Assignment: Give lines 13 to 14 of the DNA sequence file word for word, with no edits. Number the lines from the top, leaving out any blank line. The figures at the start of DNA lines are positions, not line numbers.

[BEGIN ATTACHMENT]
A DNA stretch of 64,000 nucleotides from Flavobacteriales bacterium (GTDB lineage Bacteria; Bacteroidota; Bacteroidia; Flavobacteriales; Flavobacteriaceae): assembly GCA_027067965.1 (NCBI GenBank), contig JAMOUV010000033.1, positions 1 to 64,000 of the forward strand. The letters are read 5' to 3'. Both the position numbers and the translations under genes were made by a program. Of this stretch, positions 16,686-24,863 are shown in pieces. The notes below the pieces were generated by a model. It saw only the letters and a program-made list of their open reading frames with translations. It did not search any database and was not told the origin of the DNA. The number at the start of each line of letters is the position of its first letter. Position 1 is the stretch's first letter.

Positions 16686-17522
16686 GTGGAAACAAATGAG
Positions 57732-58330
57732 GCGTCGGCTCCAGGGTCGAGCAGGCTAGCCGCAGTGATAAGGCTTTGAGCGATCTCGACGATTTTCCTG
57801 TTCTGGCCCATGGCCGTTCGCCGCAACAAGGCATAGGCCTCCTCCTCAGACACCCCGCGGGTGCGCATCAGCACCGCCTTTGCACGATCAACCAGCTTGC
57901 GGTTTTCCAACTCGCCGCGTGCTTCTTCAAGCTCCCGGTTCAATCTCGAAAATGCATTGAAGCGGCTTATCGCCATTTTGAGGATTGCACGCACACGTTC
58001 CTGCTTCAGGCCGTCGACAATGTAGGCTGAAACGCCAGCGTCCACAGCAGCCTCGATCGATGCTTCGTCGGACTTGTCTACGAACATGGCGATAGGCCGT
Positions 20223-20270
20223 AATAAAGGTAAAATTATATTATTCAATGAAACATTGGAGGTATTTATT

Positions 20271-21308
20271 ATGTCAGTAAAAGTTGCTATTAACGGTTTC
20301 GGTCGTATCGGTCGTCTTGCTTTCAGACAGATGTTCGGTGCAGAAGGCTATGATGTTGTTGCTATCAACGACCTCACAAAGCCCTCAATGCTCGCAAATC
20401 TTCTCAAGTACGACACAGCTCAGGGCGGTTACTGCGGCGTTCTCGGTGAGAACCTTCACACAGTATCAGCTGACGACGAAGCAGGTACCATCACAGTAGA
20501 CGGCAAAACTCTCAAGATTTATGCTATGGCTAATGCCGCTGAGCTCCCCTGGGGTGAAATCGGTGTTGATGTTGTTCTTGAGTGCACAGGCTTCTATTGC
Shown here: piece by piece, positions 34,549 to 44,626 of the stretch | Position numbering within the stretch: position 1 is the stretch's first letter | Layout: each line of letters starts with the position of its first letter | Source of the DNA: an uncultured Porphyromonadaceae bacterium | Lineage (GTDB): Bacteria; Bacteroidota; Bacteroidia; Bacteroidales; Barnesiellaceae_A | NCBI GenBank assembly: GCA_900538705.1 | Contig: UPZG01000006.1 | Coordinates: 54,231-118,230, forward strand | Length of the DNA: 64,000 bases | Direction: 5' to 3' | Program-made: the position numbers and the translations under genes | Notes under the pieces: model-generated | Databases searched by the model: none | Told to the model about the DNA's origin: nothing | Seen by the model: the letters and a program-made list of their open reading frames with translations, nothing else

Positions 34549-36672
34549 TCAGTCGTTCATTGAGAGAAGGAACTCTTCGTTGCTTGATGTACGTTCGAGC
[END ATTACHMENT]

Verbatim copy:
20301 GGTCGTATCGGTCGTCTTGCTTTCAGACAGATGTTCGGTGCAGAAGGCTATGATGTTGTTGCTATCAACGACCTCACAAAGCCCTCAATGCTCGCAAATC
20401 TTCTCAAGTACGACACAGCTCAGGGCGGTTACTGCGGCGTTCTCGGTGAGAACCTTCACACAGTATCAGCTGACGACGAAGCAGGTACCATCACAGTAGA